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Big Tech’s carbon removal scheme announces its first purchases

The advance market commitment put together by some of tech's biggest players spent the first of its $925 million.

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Just months after committing to spend $925 million on carbon dioxide removal, a collection of major tech companies has announced its first purchases. The group, operating under the banner of Frontier, announced it had purchased nearly 2,000 tons of CDR services from five companies. It's a small ripple in the CDR pond, but one Frontier hopes will turn into a wave to bring down the costs of removing carbon.


The five companies in question — Lithos Carbon, Calcite-Origen, AspiraDAC, RepAir and Travertine Tech — all use a variety of techniques to pull carbon from the sky. The partnership between Calcite-Origen, AspiraDAC and RepAir, for example, uses direct air capture, while Lithos Carbon and Travertine rely on improving rock weathering to pull carbon dioxide from the air. The group also gave Living Carbon, a synthetic biology company, an R&D grant to further work on carbon removal using algae and biopolymers. The five purchases plus the grant reflect Frontier's approach to let a thousand carbon removal flowers bloom to see what sticks.

Frontier came online in April. Stripe, Alphabet, Shopify, Meta and McKinsey pooled $925 million to form what's dubbed an advance market commitment. In essence, they're promising to buy CDR services with the hopes of spurring innovation in the field, which can help bring down the cost. The First Movers Coalition, another collection of companies and governments, has similarly said it will buy hundreds of millions of dollars in CDR services with the same intent to kickstart the market and innovation.

Right now, sucking carbon from the sky is expensive. Among the projects in Frontier's first purchases, the cost to remove a ton of carbon ranges between $500 and $1,800. That's well above the holy grail of $100 per ton price point that would make CDR (relatively) affordable given the world will potentially need to remove billions of tons of carbon dioxide a year depending on how fast we collectively stop chucking the stuff into the atmosphere.

"We look for durable carbon removal solutions that have the potential to be low-cost and high-volume in the future, even if they’re not today," Joanna Klitzke, who leads Strategy and Operations for Frontier, said in an email. She noted that while Calcite and Origen's technique currently clocks in at $1,800, the duo projects it could dip below $100 per ton as it scales. (Calcite also recently won the first stage of the CDR XPRIZE, sponsored by Elon Musk, so clearly Frontier isn't the only group that believes in the technology.)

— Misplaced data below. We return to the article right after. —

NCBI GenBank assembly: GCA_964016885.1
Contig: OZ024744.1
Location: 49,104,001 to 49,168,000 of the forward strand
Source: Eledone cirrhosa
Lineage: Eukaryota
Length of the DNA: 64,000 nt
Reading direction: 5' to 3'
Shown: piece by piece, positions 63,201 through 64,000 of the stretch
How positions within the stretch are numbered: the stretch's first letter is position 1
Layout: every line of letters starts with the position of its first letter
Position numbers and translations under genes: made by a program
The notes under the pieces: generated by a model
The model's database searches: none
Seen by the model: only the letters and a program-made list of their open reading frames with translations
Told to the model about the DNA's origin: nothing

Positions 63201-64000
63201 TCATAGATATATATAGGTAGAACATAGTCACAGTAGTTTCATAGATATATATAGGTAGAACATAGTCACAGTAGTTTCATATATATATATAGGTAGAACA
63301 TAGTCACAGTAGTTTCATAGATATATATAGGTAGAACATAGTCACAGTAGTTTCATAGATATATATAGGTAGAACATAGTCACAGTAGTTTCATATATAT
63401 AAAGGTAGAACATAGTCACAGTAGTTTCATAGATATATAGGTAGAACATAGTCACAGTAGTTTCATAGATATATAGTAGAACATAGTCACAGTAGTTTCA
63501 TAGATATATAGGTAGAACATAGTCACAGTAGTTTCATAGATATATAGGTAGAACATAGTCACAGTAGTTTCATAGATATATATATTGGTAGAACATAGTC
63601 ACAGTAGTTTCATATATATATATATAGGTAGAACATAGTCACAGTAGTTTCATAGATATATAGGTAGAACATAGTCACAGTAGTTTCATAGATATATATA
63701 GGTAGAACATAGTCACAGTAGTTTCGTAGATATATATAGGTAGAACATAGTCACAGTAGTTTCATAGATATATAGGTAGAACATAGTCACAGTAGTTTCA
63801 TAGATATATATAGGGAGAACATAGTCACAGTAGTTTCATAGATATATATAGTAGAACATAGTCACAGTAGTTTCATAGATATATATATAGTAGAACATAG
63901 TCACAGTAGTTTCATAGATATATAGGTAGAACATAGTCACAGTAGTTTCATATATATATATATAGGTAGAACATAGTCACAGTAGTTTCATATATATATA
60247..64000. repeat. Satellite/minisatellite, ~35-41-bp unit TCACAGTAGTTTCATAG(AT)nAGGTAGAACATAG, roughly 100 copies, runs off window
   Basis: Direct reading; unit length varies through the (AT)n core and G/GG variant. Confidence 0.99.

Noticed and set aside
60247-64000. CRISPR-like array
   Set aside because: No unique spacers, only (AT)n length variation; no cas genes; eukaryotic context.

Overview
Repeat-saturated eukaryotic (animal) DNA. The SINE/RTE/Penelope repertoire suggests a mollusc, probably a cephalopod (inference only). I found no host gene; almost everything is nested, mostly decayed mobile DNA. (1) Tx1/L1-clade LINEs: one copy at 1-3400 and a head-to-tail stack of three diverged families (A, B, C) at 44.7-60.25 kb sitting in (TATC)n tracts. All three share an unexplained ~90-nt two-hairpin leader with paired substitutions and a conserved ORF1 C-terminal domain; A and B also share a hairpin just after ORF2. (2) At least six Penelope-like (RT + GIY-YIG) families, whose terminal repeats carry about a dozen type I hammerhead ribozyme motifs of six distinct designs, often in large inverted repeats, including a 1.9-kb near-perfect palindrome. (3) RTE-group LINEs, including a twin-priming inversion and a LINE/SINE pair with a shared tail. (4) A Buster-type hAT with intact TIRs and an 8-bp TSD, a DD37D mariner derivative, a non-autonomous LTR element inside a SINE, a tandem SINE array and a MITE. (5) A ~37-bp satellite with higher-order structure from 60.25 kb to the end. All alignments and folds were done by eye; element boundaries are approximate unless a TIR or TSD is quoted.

Frontier is betting on that scaling happening, and the companies have until 2027 to deliver the agreed-upon tons. But Klitzke also said if some of these groups don't hit their targets, Frontier is "comfortable" with that. "We’re the first customer for all six of these projects because we’re trying to help get as many projects as possible to the starting line," she said.

The group plans to make larger, multiyear offtake agreements down the road in addition to smaller purchases, like the first round, to keep the innovation pipeline fresh. While Klitzke said R&D won't be a major focus, Frontier saw Living Carbon's technique as "an exciting pathway for carbon removal that we want to see develop," and other grants may be forthcoming if the team dubs an early-stage carbon removal approach novel enough.

Frontier's purchases are important given the almost certain need for some amount of CDR to keep the planet from heating to dangerous levels. But they are not a reason for decision-makers to be lulled into complacency around actually cutting emissions. The roughly 2,000 tons of removal services in Frontier's first round of purchases is equal to less than two seconds' worth of humanity's yearly carbon emissions.

Scaling the cheap carbon-cutting solutions we already have today such as renewables, bike lanes and heat pumps has never been more important. Because ultimately, the cheapest ton of carbon to remove from the atmosphere is the ton that doesn't end up there in the first place.

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